January 27, 2015 Google Go or Node.js for web development? Which is better?

This post has been sloshing around in my brain for a couple of months now and it’s finally time to let it spill out all over the floor. Last July I started digging into Google Go for my Topcoder Cribs with Docker blog post, and found it to be surprising straight forward, powerful and easy to work with. Subsequently, the more Node.js that I wrote, the more I realized how much I liked Go and missed its ease of use. Periodically I’ve asked myself, “is Go better for web development than Node.js and JavaScript”? Unfortunately, I’ve yet to respond to myself.

JavaScript is Dead. Long Live JavaScript.

Don’t get me wrong, I love JavaScript and MEAN is my go-to stack. Roughly 75% of my work is done with JavaScript on the server or client somewhere and I’d estimate that 60–70% of my personal repos are in some flavor of JavaScript. But like most full-stack developers, I’m overwhelmed by seemingly daily releases of new frameworks, testing tools, templating libraries and more. I know the goal is to “JavaScript all the things” but I think we need to stop or take a smoke break from the madness. The State of JavaScript in 2015 provides a great example of the chaos:

As little as twelve months ago is seemed a fait accompli that the modern web would be dominated by Backbone.js (maybe using Marionette), with Grunt as a task runner, Require.js and Handlebars-based templating. Yet six months later, these technologies had all apparently been replaced, if the blogosphere was anything to go by – now, it was all about Angular, Gulp and Browserify. And then suddenly this stack seems questionable too.

We’re all adults here so let face reality. It’s no secret that JavaScript has tons of problems. People either code around the warts or run away from JavaScript as quickly as possible. Reddit has an awesome thread on using Go versus Node.js for servers. It’s a must read for the comments alone.

No one language is perfect or else everyone would be using it and I’d be writing about my favorite cat videos or pudding recipes instead. However, there are things that make Node.js a joy to develop with including modules, npm (a dream compared to Bundler and dependency hell with Ruby), the event loop, a vibrant developer community and the fact that I can bootstrap a new Express app in a matter of minutes if not seconds.

But in contrast, there are a number of usability issues that make me want to chew glass sometimes instead of use Node.js. I frequently have issues with profiling, debugging, error handling, testing and the general asynchronous nature of Node.js itself. TJ Holowaychuk, arguably the most prolific Node.js developer, said goodbye to Node.js and hello to Go last summer for a number of these same reasons.

However, these issue aren’t new and some of the core committers of Node.js are dedicated to solving them. Last December a number of the core committers to Node.js finally became fed up with Joyent’s pace of innovation and release schedule and decided to create a fork of Node.js called io.js. Hopefully everyone involved can get together, site around the campfire, resolve differences and hug it out.

We ❤ Node.js

At Appirio and Topcoder we write a lot of JavaScript and Node.js for our clients and I don’t see this trend slowing anytime in the near future. However, we’ve been hearing whispers from large corporate accounts about using Go, especially when it comes to building APIs and other backend service running on distributed, cloud platforms. The times… they may be a changing!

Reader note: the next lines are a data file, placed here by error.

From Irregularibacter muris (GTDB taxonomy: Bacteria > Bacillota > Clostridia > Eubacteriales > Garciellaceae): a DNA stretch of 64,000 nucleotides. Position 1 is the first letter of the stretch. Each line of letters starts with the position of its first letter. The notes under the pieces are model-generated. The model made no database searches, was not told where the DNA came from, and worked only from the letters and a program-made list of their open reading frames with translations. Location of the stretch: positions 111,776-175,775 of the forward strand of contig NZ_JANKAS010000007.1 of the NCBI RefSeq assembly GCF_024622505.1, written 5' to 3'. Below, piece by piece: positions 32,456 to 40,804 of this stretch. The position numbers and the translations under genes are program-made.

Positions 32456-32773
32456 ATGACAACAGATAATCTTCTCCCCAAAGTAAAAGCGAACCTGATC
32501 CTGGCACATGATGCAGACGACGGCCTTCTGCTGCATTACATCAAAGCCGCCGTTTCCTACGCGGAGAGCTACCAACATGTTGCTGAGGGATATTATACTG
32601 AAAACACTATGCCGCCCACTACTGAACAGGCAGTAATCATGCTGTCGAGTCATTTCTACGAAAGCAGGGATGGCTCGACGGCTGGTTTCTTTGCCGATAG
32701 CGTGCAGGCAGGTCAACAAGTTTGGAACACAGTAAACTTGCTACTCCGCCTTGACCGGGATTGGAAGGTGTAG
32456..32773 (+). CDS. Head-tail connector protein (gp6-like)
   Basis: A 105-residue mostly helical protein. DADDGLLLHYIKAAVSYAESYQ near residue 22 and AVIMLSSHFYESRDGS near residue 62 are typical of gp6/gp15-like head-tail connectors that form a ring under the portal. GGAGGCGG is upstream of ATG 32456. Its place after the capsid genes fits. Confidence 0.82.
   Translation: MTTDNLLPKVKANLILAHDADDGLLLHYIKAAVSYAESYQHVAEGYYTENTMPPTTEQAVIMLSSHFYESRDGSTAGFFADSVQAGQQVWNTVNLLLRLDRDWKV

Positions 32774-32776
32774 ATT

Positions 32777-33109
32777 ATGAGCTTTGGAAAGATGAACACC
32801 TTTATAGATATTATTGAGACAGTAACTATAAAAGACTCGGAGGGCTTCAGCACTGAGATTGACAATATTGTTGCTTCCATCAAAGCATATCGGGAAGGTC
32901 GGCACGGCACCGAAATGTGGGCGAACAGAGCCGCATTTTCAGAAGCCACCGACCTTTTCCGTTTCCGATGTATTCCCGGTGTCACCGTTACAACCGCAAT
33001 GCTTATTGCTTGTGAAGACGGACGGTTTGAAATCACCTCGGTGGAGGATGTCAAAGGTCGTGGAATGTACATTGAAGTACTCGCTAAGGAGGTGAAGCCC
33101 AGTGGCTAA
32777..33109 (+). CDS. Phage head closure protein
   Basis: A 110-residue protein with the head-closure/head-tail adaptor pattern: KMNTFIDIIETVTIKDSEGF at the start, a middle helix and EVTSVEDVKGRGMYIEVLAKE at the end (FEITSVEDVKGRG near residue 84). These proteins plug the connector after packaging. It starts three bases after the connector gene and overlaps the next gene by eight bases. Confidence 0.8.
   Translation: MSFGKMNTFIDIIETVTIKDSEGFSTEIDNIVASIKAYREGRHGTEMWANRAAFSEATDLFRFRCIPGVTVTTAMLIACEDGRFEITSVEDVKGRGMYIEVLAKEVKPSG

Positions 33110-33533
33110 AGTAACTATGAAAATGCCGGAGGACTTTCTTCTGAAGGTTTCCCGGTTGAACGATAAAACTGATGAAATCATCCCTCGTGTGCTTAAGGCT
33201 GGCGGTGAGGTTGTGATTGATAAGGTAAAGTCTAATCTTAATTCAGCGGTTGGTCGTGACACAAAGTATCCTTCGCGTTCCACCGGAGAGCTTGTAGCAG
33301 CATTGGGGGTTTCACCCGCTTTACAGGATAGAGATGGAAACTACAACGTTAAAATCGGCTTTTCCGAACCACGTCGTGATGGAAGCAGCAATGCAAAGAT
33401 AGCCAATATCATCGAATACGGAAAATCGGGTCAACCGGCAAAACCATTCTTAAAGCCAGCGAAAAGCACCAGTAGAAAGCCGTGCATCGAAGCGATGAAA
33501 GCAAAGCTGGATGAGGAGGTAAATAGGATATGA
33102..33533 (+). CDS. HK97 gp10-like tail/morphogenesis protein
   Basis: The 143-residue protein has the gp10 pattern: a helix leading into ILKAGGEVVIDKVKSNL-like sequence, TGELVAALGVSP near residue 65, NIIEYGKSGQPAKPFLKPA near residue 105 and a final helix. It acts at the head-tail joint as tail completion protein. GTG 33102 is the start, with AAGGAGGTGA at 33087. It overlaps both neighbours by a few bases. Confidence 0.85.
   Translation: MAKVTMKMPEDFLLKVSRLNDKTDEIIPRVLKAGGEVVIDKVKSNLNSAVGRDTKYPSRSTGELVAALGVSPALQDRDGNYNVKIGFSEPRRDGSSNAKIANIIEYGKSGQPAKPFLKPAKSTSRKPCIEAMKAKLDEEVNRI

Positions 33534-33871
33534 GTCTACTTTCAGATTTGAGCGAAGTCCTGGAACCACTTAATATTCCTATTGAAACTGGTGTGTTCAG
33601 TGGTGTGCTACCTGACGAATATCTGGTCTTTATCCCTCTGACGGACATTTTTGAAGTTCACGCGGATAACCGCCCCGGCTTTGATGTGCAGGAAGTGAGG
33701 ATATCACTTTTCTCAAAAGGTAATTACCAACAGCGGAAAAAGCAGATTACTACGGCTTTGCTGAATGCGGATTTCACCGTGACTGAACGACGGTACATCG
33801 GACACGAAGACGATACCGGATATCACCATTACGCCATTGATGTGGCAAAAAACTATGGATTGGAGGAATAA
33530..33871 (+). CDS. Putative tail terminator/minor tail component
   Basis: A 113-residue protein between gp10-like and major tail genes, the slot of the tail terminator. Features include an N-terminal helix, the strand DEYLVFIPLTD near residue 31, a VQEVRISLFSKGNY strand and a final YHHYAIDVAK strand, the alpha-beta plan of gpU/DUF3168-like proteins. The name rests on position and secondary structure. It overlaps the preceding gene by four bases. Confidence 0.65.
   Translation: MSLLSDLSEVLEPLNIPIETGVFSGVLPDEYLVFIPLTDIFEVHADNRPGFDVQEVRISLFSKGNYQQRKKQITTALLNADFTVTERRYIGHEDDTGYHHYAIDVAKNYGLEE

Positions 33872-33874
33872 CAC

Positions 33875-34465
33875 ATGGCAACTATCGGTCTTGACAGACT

Why I Fancy Go

Go is no holy grail. However, for our customers that build and run distributed apps in the cloud, it might be a pretty good fit. TJ outlines some compelling points:

I’m not saying Go is the absolute best language out there and that you must use it, but it’s very mature and robust for its age (roughly the same age as Node), refactoring with types is pleasant and simple, the tooling Go provides for profiling and debugging is great, and the community has very strong conventions regarding documentation, formatting, benchmarking, and API design.

Go feels “scripty” and is very easy to grok with roughly 40 pages of docs. Plus, there’s something that gives me a warm, happy feeling inside when I compile my code into a binary. Maybe it harkens back to my days writing Java where everything was statically typed and I could be fairly confident that things would just “work” and not have to worry about runtime typos.

Apparently we are not the only ones that are interested in Go as the RedMonk Programming Language Rankings for January shows a steady rise in Go’s popularity, moving from #21 to #17 displacing Visual Basic, Clojure and Groovy since the last ranking in June.

Adrian Cockcroft of Battery Ventures (and Netflix of course) stated at DockerCon last month:

“In the role I have now working in a VC firm… about 3/4 of the new stuff that we see is written in Go. It’s really started to take over as the language that new things are written in. ”

One last thing… Go may be poised for meteoric rise as version 1.4 recently added support for Android development. If Go becomes fully supported, you may see a huge increase in adoption similar to what happened to Swift’s popularity when it was unveiled. I suspect mobile developers would much rather develop Android apps with Go than with Java. But, then again, what do I know.


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